Rogerian Argument Outline Research Paper Please note: The Rogerian argument and the research paper are two entirely different arguments that you will be writing this semester.
The Rogerian argument presents two sides of an issue and the common ground or compromise between the two sides. You will not take a stand on the issue.
Please review the lecture notes on Rogerian argument before completing this assignment.
For this assignment, you will complete a topic outline (phrases that indicate the main points and supporting points to be used in the research paper). Use Roman numerals for the main point and capital letters for the supporting points. A working thesis needs to be included in the outline.
Rogerian Argument Outline Research Paper Outline
- A brief background of the topic
- Explore the common ground (briefly)
- state the issue question and set a neutral tone
- Explain key supporting points on the issue
III. Explain key supporting points for the alternate side of the issue
- Explain a balanced view of the issue by reviewing valid points from the two sides
- Describe a balanced and concise summary of the main points that represent the sides of the issue
- Present a middle ground position
- Reprise the middle ground position and present a position that will benefit both sides.
Rogerian Argument Outline Research Paper
As you are presenting a Rogerian argument you will need to have a clear thesis placed in the conclusion. Remember, as this is a Rogerian argument, the thesis should not take a stand on the issue. You will need to present both sides of the issue and a section that shows how the two sides do have some common ground. The paper also will need to have a conclusion that wraps everything up for the reader and presents the common ground. Remember, for the actual paper you will need to have more than five paragraphs in the paper.
Rogerian Argument Outline Research Paper Introduction
(“hook” strategies: a scenario or an example, a related current event in the news, a startling statistic, a provocative question or statement)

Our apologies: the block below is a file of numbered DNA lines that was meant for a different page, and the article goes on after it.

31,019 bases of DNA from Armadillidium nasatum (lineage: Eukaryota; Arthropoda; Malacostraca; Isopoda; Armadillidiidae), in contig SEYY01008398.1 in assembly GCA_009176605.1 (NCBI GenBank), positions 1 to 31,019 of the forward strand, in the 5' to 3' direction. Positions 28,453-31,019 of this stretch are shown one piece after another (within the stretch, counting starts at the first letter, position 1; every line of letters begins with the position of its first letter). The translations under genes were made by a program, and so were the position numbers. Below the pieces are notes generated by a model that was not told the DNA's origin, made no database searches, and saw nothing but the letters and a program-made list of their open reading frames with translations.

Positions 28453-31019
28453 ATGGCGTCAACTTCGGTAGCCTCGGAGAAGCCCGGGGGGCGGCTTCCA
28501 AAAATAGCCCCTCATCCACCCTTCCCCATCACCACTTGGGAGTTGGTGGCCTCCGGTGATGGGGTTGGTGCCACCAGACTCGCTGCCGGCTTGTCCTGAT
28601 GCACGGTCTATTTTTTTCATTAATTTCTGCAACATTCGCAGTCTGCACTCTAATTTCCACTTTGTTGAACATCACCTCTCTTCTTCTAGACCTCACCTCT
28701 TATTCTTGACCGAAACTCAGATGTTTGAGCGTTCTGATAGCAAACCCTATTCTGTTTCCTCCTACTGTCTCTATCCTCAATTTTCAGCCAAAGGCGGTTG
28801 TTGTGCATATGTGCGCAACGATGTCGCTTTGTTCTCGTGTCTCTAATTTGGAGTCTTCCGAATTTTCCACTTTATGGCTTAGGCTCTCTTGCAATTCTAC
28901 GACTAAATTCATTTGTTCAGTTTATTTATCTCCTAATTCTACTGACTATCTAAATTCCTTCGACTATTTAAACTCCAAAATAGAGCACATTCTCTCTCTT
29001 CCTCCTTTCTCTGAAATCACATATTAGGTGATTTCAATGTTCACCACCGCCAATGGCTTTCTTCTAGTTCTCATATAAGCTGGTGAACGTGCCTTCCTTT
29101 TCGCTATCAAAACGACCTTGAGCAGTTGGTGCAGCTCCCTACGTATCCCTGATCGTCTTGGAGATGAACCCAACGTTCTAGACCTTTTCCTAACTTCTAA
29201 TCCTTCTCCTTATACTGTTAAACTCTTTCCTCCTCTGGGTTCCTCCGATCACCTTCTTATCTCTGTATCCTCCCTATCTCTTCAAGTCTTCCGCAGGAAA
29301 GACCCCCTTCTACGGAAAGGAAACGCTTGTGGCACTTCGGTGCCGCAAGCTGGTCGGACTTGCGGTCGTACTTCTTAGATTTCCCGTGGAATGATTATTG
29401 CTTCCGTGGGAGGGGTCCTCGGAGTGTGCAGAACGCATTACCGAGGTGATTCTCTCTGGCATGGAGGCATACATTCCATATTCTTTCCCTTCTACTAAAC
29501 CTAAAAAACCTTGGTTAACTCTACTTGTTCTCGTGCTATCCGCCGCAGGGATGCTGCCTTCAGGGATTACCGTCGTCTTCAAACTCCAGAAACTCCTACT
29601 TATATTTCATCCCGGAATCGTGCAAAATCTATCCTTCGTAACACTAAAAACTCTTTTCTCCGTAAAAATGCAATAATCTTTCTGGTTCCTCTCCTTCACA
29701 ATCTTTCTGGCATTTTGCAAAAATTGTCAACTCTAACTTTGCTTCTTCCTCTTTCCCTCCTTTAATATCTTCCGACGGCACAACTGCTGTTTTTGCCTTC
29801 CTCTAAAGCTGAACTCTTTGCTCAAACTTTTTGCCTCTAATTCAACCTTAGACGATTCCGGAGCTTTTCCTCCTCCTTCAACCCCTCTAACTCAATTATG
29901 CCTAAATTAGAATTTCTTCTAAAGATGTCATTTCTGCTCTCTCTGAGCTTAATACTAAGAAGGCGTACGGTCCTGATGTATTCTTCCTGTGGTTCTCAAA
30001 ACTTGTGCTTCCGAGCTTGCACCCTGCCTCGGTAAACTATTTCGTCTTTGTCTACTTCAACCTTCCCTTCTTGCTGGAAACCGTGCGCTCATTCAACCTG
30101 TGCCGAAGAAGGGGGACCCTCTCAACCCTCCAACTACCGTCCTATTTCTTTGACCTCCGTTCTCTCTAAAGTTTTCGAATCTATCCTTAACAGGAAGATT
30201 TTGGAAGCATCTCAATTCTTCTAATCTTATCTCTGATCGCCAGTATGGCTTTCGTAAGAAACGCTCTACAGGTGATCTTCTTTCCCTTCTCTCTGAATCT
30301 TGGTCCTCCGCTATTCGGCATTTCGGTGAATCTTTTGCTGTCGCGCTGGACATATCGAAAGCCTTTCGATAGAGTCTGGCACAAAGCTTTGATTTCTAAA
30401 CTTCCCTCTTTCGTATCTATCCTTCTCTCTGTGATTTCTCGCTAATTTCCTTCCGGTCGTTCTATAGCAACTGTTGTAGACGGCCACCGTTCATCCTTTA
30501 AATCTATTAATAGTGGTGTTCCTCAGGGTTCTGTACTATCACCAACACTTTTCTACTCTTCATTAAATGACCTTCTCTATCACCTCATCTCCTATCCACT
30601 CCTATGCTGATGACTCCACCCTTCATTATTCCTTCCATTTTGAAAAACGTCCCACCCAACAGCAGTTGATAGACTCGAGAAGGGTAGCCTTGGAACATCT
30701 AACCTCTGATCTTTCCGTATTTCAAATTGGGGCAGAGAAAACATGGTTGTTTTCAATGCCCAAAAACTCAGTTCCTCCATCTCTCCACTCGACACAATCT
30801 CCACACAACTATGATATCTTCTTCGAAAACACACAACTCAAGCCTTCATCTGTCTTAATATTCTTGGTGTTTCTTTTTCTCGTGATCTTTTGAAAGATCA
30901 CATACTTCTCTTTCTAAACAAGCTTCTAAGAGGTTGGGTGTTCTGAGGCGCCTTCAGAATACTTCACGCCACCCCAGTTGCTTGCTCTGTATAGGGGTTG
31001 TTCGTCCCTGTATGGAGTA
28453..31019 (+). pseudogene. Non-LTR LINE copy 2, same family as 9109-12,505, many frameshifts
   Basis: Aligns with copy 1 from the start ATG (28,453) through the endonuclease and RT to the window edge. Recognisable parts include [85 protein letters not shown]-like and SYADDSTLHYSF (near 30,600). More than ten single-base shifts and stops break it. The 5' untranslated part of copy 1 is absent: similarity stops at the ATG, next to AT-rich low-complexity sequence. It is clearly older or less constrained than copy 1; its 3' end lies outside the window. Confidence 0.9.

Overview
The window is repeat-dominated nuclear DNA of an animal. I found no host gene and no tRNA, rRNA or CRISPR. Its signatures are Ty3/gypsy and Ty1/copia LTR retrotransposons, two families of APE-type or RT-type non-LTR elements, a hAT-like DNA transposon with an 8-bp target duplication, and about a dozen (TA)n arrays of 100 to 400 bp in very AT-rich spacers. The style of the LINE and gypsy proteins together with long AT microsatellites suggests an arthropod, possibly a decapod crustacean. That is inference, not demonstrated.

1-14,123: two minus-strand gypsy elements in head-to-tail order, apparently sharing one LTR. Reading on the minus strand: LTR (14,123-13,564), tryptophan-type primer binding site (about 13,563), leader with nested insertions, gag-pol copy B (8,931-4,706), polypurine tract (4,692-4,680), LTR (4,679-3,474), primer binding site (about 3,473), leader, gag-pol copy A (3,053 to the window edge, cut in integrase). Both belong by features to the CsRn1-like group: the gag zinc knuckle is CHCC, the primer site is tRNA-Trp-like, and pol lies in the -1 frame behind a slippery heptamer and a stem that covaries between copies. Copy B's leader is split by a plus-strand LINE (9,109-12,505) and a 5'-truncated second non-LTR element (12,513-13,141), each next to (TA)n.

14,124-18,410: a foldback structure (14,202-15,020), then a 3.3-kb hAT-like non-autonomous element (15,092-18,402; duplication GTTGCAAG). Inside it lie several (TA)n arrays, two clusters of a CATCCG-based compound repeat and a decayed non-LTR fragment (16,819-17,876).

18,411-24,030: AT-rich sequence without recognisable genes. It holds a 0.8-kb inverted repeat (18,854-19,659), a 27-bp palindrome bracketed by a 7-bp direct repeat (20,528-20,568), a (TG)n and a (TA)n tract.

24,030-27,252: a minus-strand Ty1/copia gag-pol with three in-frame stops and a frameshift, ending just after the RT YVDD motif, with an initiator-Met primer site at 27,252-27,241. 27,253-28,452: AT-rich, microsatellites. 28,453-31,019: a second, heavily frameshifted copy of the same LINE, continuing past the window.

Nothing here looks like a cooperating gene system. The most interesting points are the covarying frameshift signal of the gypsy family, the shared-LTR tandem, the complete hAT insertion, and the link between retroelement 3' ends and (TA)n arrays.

Rhetorical context/brief synopsis of the discussion surrounding the issue
The issue stated as an issue question to set the neutral tone of inquiry and investigation
Two or three paragraphs to examine key supporting points that support one prominent position on the issue
Two or three paragraphs to examine supporting points that support an alternative position, opposing the above viewpoint
(The writer’s use of transition/signal sentences, such as On the other hand, critics argue . . . ; or, Despite these compelling arguments for . . . , many persons strongly oppose . . . helps prepare readers for the writer’s switch from examining one position to an opposing viewpoint.)
Rogerian Argument Outline Research Paper Conclusion
The paragraph which presents a balanced and concise summation of the most compelling points representing different sides of the argument
The closing paragraph which presents the writer’s middle-ground position, drawing elements from each position examined earlier
(A common ground value appeal can lay the groundwork for a united front in approaching a resolution to the issue; e.g.,
In the debate over legalization of physician-assisted suicide, we can all agree that we wish to make the process of dying more humane and comfortable for the individual person who is suffering from a terminal illness. Even so
. . . . Also, as illustrated, the writer may choose to use the inclusive first-person, plural point of view, we, to reinforce the collective spirit of his or her proposal.)